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MyPlanIQ tracks detailed weekly country economic trend movement. We use ETFs that represent each geographic region and present the results here.

This is the third week of coverage. Major indices around the globe have rebounded as concerns over the Irish debt crisis have eased following Irish monetary officials agreeing to accept aid and China’s lower than expected increase in interest rate.

Description

Symbol

Nov 22 Trend Score

Direction

Nov 15 Trend Score

South Africa

EZA

18%

^

14%

Mexico

EWW

16%

^

12%

Hong Kong

EWH

14%

v

16%

South Korea

EWY

14%

^

10%

Malaysia

EWM

13%

^

11%

Singapore

EWS

13%

^

13%

Germany

EWG

12%

^

8%

Taiwan

EWT

11%

^

8%

Australia

EWA

11%

^

7%

Russia

RSX

10%

^

7%

Canada

EWC

10%

^

7%

India

INP

9%

v

12%

Austria

EWO

9%

^

5%

Brazil

EWZ

9%

^

5%

Switzerland

EWL

9%

^

6%

United Kingdom

EWU

9%

^

8%

Belgium

EWK

8%

^

5%

The Netherlands

EWN

8%

^

4%

Japan

EWJ

7%

^

4%

France

EWQ

7%

^

4%

China

FXI

5%

v

6%

Italy

EWI

3%

^

1%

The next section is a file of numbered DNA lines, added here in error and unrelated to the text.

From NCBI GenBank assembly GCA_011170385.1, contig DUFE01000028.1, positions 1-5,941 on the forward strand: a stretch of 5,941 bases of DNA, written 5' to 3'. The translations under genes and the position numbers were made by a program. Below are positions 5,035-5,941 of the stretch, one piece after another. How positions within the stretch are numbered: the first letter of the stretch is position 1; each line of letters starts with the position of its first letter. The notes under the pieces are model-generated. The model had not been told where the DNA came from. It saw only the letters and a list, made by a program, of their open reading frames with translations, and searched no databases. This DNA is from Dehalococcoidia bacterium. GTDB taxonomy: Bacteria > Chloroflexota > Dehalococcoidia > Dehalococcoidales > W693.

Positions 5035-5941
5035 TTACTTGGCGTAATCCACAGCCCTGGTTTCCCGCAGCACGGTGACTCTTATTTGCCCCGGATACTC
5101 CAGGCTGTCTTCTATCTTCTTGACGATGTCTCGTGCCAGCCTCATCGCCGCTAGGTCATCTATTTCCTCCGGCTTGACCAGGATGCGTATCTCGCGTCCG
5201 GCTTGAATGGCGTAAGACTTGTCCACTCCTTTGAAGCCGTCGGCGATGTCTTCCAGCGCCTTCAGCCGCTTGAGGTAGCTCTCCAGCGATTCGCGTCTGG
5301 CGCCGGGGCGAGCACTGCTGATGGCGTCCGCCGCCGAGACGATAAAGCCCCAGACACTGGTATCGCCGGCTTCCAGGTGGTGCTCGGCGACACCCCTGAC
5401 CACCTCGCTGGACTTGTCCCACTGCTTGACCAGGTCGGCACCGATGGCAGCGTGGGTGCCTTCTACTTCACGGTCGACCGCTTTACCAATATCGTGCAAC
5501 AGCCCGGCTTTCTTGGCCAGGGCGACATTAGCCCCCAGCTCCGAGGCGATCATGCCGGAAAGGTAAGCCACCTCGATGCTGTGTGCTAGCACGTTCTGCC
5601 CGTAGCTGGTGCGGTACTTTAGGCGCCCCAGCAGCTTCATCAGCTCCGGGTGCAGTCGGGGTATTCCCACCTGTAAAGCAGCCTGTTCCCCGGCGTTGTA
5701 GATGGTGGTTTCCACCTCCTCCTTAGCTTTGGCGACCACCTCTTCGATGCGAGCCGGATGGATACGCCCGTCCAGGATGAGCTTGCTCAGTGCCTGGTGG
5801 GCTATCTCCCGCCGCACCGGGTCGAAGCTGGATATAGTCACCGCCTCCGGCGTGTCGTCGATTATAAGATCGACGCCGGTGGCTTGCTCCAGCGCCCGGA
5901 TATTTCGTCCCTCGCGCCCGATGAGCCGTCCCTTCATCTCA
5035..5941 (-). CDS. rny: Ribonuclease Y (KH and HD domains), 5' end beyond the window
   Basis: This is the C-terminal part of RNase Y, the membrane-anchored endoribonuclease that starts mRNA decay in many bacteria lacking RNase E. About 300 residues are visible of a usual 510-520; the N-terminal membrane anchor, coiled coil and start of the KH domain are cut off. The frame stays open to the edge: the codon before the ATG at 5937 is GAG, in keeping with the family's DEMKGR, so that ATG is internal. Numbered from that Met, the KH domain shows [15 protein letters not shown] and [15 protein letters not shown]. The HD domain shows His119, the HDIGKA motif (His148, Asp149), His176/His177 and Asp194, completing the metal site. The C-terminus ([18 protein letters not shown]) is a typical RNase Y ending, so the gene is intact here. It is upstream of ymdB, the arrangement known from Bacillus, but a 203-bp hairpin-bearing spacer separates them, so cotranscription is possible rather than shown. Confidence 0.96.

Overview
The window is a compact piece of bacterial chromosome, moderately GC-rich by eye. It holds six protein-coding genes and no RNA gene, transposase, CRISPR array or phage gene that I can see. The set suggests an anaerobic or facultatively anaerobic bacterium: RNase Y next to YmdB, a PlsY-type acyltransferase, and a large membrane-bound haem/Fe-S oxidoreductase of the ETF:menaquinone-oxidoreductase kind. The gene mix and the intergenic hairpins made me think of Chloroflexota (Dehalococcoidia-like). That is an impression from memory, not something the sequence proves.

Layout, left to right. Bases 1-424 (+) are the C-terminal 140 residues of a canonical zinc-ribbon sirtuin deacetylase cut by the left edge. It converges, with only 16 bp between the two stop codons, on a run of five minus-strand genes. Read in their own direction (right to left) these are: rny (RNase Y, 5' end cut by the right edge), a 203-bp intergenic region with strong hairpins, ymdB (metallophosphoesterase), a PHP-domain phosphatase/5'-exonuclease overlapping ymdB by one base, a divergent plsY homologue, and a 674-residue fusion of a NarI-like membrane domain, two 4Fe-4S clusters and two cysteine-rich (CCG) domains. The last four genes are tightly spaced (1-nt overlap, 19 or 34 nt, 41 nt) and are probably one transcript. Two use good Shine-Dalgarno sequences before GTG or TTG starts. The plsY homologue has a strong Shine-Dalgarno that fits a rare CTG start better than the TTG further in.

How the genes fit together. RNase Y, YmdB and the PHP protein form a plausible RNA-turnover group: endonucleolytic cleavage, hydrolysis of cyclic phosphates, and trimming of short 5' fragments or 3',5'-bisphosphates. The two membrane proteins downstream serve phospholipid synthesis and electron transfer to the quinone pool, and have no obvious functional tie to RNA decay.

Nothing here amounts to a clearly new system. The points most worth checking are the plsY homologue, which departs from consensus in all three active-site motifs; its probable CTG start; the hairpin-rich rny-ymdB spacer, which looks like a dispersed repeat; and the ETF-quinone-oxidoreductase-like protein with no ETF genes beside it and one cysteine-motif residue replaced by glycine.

Spain

EWP

0%

^

-1%



Top Five

(Click to enlarge)

Amidst global rebalancing, with the world recovery being led by emerging economies, strong growth momentum is seen in export-driven countries with substantial exposure to China and the rest of emerging markets.

Despite struggling domestic manufacturing and fragile recovery, Africa’s biggest economy continues to see its shares increase in value. Economist predict that if the outcome for third quarter GDP is lower than expectation, this would support a rate cut.

At the same time, the IMF warned that it sees growing risks of a property bubble in Hong Kong. The IMF is concerned that if property prices continue to rise at around 20% a year, it would create a disruptive scenario when the economy slows down. As a result, Hong Kong shares declined on likely government measures to cool real estate prices.


Bottom Five

(Click to enlarge)

The countries at the bottom of the list reacted in a cluster, as investors seemed more confident that an agreement between EU and Ireland is imminent, with the exception of China. The mainland Chinese benchmark finished with a loss of 3 percent for a week characterized by fretting over any ham-handed government interference and attempts to cool activity in China.

In conclusion, although Ireland agreed to accept a rescue package, there still remains skepticism regarding the containment of the crisis. The full results of the Irish debt crisis still remain to be seen in the weeks ahead.

Disclosure: No positions

Source: Some Countries Rebound in Wake of Irish Bailout, Some Do Not